Dingmin Wang


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Fast and Scalable Dialogue State Tracking with Explicit Modular Decomposition
Dingmin Wang | Chenghua Lin | Qi Liu | Kam-Fai Wong
Proceedings of the 2021 Conference of the North American Chapter of the Association for Computational Linguistics: Human Language Technologies

We present a fast and scalable architecture called Explicit Modular Decomposition (EMD), in which we incorporate both classification-based and extraction-based methods and design four modules (for clas- sification and sequence labelling) to jointly extract dialogue states. Experimental results based on the MultiWoz 2.0 dataset validates the superiority of our proposed model in terms of both complexity and scalability when compared to the state-of-the-art methods, especially in the scenario of multi-domain dialogues entangled with many turns of utterances.

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A Template-guided Hybrid Pointer Network for Knowledge-based Task-oriented Dialogue Systems
Dingmin Wang | Ziyao Chen | Wanwei He | Li Zhong | Yunzhe Tao | Min Yang
Proceedings of the 1st Workshop on Document-grounded Dialogue and Conversational Question Answering (DialDoc 2021)

Most existing neural network based task-oriented dialog systems follow encoder-decoder paradigm, where the decoder purely depends on the source texts to generate a sequence of words, usually suffering from instability and poor readability. Inspired by the traditional template-based generation approaches, we propose a template-guided hybrid pointer network for knowledge-based task-oriented dialog systems, which retrieves several potentially relevant answers from a pre-constructed domain-specific conversational repository as guidance answers, and incorporates the guidance answers into both the encoding and decoding processes. Specifically, we design a memory pointer network model with a gating mechanism to fully exploit the semantic correlation between the retrieved answers and the ground-truth response. We evaluate our model on four widely used task-oriented datasets, including one simulated and three manually created datasets. The experimental results demonstrate that the proposed model achieves significantly better performance than the state-of-the-art methods over different automatic evaluation metrics.


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Confusionset-guided Pointer Networks for Chinese Spelling Check
Dingmin Wang | Yi Tay | Li Zhong
Proceedings of the 57th Annual Meeting of the Association for Computational Linguistics

This paper proposes Confusionset-guided Pointer Networks for Chinese Spell Check (CSC) task. More concretely, our approach utilizes the off-the-shelf confusionset for guiding the character generation. To this end, our novel Seq2Seq model jointly learns to copy a correct character from an input sentence through a pointer network, or generate a character from the confusionset rather than the entire vocabulary. We conduct experiments on three human-annotated datasets, and results demonstrate that our proposed generative model outperforms all competitor models by a large margin of up to 20% F1 score, achieving state-of-the-art performance on three datasets.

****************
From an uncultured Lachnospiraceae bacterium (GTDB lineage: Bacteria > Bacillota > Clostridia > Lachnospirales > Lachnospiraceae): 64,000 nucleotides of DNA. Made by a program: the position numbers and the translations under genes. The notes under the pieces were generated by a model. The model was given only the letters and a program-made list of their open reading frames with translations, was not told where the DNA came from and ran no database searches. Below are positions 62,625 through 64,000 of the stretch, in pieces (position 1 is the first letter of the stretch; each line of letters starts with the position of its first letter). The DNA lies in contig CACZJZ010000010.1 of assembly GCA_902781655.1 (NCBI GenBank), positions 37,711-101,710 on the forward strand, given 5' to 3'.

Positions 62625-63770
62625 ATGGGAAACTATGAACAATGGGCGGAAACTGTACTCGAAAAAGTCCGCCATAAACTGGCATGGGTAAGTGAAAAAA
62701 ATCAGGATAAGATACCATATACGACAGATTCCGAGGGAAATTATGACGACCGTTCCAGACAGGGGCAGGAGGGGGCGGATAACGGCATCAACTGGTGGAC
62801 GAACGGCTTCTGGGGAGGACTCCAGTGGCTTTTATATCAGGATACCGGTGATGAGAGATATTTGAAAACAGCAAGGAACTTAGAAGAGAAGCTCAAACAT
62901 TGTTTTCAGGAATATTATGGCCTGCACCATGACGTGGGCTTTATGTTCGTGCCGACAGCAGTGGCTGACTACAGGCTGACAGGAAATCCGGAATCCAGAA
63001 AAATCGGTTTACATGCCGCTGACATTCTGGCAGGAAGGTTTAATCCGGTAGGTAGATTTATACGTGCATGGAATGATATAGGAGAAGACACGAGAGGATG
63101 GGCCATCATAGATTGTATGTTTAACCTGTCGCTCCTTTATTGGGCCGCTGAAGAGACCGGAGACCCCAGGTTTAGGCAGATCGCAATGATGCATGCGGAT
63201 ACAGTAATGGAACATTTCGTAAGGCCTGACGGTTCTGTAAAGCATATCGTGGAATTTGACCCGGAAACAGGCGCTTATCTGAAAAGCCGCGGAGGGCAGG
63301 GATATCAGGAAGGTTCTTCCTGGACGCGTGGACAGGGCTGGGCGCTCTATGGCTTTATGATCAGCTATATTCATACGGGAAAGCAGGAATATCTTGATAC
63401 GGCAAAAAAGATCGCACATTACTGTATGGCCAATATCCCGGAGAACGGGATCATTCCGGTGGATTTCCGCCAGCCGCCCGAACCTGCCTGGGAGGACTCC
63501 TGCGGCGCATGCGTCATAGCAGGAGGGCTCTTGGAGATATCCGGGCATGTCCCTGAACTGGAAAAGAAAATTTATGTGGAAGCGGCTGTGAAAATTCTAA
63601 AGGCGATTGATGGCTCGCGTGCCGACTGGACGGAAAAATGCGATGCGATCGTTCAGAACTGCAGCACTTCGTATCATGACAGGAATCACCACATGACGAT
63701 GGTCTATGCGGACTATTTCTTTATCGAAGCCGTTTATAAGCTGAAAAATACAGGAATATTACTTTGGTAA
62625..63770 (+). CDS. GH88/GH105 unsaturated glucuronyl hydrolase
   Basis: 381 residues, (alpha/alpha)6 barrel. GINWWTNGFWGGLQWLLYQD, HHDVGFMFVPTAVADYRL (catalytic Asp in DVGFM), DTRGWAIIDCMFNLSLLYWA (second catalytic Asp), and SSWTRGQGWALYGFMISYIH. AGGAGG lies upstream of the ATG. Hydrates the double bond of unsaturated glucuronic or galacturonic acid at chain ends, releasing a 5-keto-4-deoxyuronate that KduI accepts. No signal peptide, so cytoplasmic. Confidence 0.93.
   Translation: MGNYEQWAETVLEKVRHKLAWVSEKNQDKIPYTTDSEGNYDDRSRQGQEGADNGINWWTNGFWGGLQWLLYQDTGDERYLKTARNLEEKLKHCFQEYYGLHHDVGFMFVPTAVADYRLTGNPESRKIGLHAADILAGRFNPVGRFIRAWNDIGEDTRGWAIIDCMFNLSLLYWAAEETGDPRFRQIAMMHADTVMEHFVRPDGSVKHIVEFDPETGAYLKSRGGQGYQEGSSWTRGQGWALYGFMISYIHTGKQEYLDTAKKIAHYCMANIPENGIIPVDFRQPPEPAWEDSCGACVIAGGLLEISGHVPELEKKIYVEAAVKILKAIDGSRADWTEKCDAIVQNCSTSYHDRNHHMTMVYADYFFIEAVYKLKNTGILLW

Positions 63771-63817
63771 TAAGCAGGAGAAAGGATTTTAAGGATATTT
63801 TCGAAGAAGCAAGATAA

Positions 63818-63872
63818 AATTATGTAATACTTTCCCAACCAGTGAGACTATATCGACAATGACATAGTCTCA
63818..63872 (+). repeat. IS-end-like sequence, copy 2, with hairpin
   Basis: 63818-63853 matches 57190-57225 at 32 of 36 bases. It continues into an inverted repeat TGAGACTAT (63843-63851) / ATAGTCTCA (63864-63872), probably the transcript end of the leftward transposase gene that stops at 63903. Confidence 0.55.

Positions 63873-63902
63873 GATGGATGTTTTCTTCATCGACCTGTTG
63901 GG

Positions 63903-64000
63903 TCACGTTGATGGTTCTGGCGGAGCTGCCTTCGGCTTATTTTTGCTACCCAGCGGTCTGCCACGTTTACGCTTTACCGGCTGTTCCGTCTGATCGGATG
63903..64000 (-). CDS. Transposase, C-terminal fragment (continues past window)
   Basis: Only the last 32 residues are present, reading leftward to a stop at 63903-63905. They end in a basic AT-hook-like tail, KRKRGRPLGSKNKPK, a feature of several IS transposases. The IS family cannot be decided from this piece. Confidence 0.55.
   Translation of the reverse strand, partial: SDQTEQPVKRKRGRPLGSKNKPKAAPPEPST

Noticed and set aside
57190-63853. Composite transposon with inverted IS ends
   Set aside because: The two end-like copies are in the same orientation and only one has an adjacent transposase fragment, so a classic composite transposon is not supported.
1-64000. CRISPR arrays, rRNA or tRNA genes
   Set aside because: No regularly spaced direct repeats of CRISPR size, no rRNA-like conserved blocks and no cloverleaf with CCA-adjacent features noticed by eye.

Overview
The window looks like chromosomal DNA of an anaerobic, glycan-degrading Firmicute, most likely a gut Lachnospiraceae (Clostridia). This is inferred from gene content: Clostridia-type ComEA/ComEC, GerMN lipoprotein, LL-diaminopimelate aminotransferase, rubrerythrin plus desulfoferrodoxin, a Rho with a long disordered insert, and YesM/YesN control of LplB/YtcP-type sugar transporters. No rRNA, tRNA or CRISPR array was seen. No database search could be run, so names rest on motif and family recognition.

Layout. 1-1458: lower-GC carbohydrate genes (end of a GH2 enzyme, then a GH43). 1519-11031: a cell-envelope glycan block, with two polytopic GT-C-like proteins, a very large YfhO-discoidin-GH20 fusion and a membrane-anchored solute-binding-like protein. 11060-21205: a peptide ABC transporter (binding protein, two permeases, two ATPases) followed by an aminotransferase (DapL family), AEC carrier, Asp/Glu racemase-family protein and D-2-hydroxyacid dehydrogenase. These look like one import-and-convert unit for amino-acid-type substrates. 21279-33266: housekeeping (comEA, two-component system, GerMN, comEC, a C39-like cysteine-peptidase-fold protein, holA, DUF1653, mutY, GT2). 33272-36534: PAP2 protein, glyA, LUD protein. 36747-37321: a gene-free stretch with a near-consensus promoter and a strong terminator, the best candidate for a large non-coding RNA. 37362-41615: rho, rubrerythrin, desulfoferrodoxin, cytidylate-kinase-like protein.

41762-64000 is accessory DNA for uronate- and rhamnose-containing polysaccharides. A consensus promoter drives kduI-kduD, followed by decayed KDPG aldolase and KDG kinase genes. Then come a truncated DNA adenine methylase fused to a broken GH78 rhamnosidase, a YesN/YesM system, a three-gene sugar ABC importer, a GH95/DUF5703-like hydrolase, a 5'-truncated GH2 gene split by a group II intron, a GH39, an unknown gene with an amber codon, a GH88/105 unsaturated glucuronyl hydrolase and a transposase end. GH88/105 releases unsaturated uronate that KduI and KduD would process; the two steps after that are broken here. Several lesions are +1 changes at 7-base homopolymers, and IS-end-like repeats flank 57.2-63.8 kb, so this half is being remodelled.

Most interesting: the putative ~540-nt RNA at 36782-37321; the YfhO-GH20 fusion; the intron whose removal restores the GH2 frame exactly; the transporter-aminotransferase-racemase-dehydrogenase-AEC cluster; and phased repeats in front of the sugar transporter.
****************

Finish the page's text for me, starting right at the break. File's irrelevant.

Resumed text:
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Bridging the Gap: Improve Part-of-speech Tagging for Chinese Social Media Texts with Foreign Words
Dingmin Wang | Meng Fang | Yan Song | Juntao Li
Proceedings of the 5th Workshop on Semantic Deep Learning (SemDeep-5)


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A Hybrid Approach to Automatic Corpus Generation for Chinese Spelling Check
Dingmin Wang | Yan Song | Jing Li | Jialong Han | Haisong Zhang
Proceedings of the 2018 Conference on Empirical Methods in Natural Language Processing

Chinese spelling check (CSC) is a challenging yet meaningful task, which not only serves as a preprocessing in many natural language processing(NLP) applications, but also facilitates reading and understanding of running texts in peoples’ daily lives. However, to utilize data-driven approaches for CSC, there is one major limitation that annotated corpora are not enough in applying algorithms and building models. In this paper, we propose a novel approach of constructing CSC corpus with automatically generated spelling errors, which are either visually or phonologically resembled characters, corresponding to the OCR- and ASR-based methods, respectively. Upon the constructed corpus, different models are trained and evaluated for CSC with respect to three standard test sets. Experimental results demonstrate the effectiveness of the corpus, therefore confirm the validity of our approach.


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NLPTEA 2017 Shared Task – Chinese Spelling Check
Gabriel Fung | Maxime Debosschere | Dingmin Wang | Bo Li | Jia Zhu | Kam-Fai Wong
Proceedings of the 4th Workshop on Natural Language Processing Techniques for Educational Applications (NLPTEA 2017)

This paper provides an overview along with our findings of the Chinese Spelling Check shared task at NLPTEA 2017. The goal of this task is to develop a computer-assisted system to automatically diagnose typing errors in traditional Chinese sentences written by students. We defined six types of errors which belong to two categories. Given a sentence, the system should detect where the errors are, and for each detected error determine its type and provide correction suggestions. We designed, constructed, and released a benchmark dataset for this task.